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Lake District wildlife habitat to be restored

Posted 24 October 2012
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Lake District wildlife habitat to be restored
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Claife Heights in the Lake District is a popular area with those who like to go walking or ride mountain bikes, but it is also a place where some rare habitat is being restored.

The national park authority has joined forces with Cumbria Wildlife Trust and the Forestry Commission to carry out work restoring a habitat in the vicinity for mosses and bog plants, as part of the Windermere Reflections Programme.

It has been constructing dams to help create new habitats for amphibians and dragonflies, as well as reducing the amount of soil washed into Windermere.

The project is part of Cumbria Wildlife Trust's Upland Wetland Restoration Project and Simon Thomas, the officer responsible for the undertaking, said: "We were delighted to have the opportunity to demonstrate that valley mires can be successfully restored.

"This rare habitat is largely restricted to the Lake District and most have been drained for farming or peat cutting."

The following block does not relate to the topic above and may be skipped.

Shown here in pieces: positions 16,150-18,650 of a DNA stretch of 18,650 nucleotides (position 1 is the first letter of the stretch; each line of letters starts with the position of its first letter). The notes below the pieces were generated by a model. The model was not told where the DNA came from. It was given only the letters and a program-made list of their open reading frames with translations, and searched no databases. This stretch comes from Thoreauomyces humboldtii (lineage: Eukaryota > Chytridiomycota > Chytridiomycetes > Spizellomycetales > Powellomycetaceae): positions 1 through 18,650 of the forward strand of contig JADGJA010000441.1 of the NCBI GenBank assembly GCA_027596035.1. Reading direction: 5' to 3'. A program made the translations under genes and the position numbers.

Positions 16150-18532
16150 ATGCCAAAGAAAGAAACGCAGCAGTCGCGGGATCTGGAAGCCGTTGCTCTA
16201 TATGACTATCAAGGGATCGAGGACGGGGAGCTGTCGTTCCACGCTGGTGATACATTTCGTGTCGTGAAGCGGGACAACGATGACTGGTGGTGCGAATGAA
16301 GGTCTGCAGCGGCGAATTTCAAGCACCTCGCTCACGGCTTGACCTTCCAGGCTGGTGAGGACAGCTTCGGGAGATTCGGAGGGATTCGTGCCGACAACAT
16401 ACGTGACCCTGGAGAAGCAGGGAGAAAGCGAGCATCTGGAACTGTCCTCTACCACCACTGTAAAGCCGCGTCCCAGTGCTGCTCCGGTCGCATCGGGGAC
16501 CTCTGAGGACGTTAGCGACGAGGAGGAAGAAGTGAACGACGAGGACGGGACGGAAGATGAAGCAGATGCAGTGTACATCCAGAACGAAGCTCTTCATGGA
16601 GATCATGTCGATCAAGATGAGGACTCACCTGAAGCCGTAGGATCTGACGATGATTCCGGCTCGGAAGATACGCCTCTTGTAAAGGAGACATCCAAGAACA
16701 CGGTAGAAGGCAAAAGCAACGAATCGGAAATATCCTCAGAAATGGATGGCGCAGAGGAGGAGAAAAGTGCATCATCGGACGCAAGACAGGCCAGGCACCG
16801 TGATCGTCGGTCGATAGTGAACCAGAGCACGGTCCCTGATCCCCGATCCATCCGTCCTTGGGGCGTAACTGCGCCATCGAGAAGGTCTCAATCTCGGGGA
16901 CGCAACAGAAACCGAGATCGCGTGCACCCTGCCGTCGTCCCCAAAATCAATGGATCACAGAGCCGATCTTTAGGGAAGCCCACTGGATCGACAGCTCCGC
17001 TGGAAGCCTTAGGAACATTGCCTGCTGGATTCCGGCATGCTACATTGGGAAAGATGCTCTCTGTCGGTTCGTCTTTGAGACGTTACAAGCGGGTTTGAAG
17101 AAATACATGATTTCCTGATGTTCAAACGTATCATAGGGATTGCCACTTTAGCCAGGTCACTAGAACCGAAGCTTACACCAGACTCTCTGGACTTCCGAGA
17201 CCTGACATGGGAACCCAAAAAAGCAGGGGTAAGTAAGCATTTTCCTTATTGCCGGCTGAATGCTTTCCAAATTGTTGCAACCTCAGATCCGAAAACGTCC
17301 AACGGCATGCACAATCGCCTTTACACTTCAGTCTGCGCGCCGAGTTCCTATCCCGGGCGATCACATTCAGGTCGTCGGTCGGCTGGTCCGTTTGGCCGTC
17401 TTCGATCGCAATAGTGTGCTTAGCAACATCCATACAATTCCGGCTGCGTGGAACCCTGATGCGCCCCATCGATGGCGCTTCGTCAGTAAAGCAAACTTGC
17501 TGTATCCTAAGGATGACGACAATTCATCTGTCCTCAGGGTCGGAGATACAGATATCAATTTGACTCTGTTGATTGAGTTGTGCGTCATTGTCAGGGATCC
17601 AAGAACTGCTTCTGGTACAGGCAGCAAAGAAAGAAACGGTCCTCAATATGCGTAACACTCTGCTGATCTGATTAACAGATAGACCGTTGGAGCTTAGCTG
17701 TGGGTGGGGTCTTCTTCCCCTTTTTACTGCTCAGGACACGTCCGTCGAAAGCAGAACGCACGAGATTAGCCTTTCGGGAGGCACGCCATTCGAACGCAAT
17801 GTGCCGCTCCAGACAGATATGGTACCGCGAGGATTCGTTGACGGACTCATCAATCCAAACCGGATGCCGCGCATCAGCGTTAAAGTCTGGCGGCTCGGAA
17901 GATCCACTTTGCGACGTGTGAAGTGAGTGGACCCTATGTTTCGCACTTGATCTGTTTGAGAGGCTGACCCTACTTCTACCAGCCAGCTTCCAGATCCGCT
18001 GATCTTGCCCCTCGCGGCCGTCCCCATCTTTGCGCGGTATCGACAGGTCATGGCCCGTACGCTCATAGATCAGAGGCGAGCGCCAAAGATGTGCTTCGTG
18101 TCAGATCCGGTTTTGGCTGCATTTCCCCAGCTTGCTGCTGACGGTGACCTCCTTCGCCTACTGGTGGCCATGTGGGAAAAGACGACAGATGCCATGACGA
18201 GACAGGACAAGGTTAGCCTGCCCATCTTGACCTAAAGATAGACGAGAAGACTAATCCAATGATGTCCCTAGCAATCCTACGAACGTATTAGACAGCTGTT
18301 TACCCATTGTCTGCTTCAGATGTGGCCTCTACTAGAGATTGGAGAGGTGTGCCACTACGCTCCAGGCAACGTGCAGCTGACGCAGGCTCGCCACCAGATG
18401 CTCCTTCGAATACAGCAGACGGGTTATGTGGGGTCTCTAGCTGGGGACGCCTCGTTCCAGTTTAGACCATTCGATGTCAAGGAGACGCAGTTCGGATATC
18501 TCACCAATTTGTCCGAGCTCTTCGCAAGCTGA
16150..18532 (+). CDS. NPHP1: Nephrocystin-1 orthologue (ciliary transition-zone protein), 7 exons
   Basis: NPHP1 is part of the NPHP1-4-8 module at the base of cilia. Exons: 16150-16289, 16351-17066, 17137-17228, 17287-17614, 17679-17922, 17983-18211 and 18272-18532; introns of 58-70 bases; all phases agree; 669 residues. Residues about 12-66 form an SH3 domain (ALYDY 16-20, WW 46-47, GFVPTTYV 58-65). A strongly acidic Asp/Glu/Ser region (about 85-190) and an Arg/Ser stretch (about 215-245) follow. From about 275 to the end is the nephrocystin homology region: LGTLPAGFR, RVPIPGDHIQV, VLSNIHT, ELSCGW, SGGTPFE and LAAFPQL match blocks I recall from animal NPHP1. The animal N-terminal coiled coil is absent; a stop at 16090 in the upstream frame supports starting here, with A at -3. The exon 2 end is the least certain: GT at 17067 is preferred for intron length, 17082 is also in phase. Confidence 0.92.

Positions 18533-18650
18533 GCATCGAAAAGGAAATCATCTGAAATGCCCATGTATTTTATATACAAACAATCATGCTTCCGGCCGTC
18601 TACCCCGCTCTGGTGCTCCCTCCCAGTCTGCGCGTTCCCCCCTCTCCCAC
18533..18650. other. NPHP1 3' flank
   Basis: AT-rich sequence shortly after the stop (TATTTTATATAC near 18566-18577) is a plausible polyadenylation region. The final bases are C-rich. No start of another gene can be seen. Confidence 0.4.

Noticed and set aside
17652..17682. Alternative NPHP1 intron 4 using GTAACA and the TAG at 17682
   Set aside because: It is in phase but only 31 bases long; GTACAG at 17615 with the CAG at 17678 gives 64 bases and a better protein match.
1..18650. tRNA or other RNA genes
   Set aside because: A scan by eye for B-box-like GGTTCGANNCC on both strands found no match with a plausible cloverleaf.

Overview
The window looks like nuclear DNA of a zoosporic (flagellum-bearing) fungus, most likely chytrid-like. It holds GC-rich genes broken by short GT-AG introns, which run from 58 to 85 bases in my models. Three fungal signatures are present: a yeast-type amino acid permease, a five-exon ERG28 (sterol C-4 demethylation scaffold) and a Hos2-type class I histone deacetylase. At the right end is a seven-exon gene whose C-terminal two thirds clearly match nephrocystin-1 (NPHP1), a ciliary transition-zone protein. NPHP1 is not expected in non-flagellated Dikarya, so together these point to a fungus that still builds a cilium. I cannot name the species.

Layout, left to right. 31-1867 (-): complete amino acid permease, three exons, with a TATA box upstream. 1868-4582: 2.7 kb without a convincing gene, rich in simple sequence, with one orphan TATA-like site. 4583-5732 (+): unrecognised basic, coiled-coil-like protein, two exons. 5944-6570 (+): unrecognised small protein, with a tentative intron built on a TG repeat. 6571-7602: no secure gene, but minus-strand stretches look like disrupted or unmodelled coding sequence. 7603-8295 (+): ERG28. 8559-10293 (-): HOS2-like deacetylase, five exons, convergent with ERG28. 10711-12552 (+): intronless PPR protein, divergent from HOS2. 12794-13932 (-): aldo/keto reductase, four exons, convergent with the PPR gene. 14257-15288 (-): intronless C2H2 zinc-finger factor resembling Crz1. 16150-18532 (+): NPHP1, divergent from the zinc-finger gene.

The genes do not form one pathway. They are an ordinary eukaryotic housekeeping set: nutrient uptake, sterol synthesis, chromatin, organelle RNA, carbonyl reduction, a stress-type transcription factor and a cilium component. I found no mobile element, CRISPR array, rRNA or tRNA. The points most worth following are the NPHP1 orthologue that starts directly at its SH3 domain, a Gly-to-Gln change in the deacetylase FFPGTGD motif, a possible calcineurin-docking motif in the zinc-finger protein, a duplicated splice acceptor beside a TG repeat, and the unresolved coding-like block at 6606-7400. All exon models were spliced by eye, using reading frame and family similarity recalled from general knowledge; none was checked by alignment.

National park management ranger David Switzer added: "Many people will be surprised to realise just how important the area is for wildlife."

Those who love to go walking or ride mountain bikes in the Windermere area will often opt for this western side of the lake, where they can leave behind the crowds of day-trippers and enjoy the quiet, sparsely-populated shoreline.

Claife Heights slopes down to the Lake and is easily reached from Bowness by crossing on the car ferry and then turning right along the minor roads following the shore.

While the area offers plenty of trails for mountain bikers to enjoy, walkers may be the most likely to stop and enjoy looking at the area's wildlife.

As well as bogs and woodland, visitors can explore a number of tarns around the top of the heights, although some of these - like Wraymires Tarn and Moss Eccles Tarn - are artificial. ADNFCR-2803-ID-801475000-ADNFCR